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By William Butler Yeates; edited by Horace Reynolds

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This time the verdict is for the poet reviewed: "Dr. " He has done wha t his fellow exile failed to do - reponded to the newly awakened national ! "a lition. A younger man than AllingIII m, he was able to react to forces that IN'I"e dominating men twenty years his [unior. Three years later Yeats notices in 'l'iI' Pilot a shilling reprint of The Ban- 28 LETTERS TO THE NEW ISLAND shee, summarizing his long Journal review in a sentence: "Dr. " In Yeats's first note in The Pilot on Miss Ellen O'Leary's poems he wri tes : "Miss O'Leary's poems ...

He has sampled all the imaginative stimulants from table-rapping to Shelley's Intellectual Beauty, and they have been to him what other stimulants have been to other poets. To trace their succession by means of the marks they have left upon his poetry and prose will be the passion of some future scholar in poetry. Now we are attentive to the traces they have left here in these earl y articles. In one of his first letters to The Pilot Yeats mentions Colonel Olcott's lectures in Dublin on Irish goblins.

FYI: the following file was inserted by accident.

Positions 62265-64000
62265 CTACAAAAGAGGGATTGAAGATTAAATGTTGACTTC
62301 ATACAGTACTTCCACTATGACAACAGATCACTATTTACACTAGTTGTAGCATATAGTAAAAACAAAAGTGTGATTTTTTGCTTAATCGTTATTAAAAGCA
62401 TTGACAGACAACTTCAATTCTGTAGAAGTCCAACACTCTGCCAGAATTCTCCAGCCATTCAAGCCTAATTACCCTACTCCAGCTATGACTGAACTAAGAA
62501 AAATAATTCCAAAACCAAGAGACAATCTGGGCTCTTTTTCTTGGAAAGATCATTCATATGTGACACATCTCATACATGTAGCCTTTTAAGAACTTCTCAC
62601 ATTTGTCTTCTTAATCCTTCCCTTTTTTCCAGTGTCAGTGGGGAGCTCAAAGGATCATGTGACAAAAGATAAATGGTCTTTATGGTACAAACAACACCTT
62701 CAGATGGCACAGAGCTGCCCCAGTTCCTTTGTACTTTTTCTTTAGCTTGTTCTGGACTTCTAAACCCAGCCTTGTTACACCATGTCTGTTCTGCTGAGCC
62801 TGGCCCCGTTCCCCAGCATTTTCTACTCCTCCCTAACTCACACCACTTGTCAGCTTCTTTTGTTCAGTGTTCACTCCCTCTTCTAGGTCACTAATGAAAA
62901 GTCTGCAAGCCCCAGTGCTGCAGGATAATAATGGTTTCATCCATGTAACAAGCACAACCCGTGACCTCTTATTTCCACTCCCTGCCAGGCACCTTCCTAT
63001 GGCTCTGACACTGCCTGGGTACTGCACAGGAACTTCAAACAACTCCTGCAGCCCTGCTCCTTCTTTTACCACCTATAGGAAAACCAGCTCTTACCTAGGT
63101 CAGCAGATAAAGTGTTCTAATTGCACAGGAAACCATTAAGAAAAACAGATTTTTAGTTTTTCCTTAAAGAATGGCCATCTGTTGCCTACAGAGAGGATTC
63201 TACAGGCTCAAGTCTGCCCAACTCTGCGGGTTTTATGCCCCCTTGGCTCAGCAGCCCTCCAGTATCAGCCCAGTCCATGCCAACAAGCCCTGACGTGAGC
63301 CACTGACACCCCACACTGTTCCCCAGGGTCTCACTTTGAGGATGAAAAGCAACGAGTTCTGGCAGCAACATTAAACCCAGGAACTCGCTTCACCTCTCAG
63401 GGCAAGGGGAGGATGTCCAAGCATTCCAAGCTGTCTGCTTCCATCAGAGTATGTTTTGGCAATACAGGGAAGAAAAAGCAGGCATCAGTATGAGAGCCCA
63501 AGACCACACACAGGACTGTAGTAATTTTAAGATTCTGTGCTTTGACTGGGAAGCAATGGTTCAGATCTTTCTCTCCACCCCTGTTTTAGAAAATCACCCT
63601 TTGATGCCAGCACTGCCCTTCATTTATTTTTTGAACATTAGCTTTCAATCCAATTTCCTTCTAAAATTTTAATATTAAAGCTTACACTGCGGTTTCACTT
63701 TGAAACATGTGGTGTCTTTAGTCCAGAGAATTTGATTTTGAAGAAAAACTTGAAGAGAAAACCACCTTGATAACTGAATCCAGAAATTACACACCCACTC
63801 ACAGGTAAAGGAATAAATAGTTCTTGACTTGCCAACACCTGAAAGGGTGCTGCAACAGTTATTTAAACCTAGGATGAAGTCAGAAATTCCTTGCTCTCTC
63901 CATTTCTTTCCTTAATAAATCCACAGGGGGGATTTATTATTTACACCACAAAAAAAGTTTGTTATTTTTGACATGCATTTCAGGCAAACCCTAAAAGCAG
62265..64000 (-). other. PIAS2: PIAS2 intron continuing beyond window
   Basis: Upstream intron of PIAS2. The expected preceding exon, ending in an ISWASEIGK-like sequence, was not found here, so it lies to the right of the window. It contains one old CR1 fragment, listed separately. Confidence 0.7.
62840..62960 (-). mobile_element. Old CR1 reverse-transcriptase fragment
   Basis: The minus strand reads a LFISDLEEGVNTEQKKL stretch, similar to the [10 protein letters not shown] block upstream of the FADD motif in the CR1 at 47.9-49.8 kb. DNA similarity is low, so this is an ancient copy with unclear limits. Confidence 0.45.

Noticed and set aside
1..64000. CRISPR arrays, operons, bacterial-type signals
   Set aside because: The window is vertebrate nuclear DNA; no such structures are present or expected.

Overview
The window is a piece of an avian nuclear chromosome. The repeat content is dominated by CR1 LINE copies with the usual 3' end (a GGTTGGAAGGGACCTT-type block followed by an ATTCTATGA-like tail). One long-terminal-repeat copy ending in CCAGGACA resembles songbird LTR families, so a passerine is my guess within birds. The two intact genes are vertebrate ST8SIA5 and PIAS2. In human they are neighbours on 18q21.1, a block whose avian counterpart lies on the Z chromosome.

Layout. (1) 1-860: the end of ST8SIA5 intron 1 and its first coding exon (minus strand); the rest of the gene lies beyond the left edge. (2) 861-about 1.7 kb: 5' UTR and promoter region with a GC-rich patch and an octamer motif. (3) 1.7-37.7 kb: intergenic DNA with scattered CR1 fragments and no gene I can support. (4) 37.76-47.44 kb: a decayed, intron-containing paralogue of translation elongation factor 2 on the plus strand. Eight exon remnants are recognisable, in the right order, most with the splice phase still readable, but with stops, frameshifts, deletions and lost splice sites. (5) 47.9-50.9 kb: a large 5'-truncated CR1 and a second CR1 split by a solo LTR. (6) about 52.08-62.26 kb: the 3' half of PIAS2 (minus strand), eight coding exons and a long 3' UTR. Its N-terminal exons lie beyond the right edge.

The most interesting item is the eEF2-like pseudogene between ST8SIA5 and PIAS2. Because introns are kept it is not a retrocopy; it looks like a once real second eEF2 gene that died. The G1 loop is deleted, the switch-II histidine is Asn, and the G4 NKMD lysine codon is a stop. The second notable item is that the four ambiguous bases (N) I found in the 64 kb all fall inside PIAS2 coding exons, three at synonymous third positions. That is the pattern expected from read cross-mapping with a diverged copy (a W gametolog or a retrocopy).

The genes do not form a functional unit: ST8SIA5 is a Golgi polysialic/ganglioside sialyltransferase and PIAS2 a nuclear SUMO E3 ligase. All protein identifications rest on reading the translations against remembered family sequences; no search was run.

That Yeats was not unconscious of this con tradiction of ideal and practice, we have ample evidence. " But confession or no conf ssion, we must always remember that 'very Irishman is a born propagandist, und incorrigible. Has not Yeats only reccntly organized the Irish Academy and toured America to collect funds for it? Yeats's review of the poems of John Francis O'Donnell brings us into touch with the Southwark Irish Literary Club Illd the beginning of the ten years of or/"nnization and propaganda.

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